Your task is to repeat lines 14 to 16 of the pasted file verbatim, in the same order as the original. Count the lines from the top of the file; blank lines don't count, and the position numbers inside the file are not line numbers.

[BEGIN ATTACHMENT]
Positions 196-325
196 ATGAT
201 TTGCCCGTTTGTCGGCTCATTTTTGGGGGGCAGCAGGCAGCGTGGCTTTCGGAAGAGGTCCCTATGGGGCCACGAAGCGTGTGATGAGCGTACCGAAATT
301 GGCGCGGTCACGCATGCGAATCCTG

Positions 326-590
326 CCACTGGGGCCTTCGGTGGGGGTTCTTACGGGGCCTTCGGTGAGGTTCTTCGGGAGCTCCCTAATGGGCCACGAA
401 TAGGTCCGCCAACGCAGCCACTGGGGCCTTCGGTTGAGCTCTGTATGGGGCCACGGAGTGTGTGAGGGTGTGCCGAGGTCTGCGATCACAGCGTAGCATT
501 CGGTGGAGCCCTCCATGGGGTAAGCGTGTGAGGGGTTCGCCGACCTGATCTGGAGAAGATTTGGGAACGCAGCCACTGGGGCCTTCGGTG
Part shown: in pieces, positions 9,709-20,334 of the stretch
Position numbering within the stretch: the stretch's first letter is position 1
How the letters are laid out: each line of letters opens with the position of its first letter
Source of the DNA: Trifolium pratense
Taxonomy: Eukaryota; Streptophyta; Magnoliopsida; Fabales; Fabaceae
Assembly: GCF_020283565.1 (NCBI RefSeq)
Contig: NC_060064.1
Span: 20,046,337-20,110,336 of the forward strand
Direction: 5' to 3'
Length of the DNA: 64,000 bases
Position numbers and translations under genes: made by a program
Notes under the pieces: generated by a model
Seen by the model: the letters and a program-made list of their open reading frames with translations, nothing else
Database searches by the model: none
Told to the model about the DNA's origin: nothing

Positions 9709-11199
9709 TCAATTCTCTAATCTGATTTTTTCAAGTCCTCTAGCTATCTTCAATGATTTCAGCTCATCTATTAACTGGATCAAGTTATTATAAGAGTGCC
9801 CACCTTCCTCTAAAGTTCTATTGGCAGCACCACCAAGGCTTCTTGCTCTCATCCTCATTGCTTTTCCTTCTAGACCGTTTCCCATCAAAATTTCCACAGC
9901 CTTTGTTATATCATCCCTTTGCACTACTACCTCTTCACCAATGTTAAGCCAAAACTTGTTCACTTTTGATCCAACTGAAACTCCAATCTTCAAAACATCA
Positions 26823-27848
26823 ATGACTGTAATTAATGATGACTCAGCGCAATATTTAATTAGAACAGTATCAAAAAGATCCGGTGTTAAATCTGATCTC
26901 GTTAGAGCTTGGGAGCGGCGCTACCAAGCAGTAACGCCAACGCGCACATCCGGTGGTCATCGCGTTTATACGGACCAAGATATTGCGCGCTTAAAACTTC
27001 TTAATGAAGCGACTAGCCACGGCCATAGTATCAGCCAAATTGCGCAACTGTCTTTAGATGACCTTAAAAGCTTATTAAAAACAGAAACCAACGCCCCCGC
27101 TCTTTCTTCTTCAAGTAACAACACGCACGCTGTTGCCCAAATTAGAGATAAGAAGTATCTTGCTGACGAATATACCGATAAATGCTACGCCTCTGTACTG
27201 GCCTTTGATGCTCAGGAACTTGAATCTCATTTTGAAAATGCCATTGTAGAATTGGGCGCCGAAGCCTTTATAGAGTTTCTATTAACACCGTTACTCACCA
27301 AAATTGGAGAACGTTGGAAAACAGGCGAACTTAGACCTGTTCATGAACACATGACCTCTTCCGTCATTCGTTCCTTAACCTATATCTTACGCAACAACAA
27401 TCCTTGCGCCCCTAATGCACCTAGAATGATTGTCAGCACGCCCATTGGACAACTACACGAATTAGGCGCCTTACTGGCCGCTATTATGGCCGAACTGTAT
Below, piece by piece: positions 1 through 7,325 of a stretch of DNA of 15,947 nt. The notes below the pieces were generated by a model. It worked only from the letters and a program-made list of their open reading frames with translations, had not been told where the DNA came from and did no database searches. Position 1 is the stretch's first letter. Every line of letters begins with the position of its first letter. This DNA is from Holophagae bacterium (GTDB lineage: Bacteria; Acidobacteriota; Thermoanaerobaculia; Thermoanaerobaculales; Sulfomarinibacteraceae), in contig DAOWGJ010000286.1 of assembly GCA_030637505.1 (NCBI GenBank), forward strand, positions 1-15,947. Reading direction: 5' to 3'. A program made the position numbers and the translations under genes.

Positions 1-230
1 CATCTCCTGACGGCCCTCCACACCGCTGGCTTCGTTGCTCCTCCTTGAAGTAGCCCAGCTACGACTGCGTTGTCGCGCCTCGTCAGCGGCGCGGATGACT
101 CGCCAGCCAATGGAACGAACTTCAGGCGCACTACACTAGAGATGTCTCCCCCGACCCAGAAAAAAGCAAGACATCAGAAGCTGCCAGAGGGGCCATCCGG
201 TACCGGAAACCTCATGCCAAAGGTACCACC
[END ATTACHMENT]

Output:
Assembly: GCF_020283565.1 (NCBI RefSeq)
Contig: NC_060064.1
Span: 20,046,337-20,110,336 of the forward strand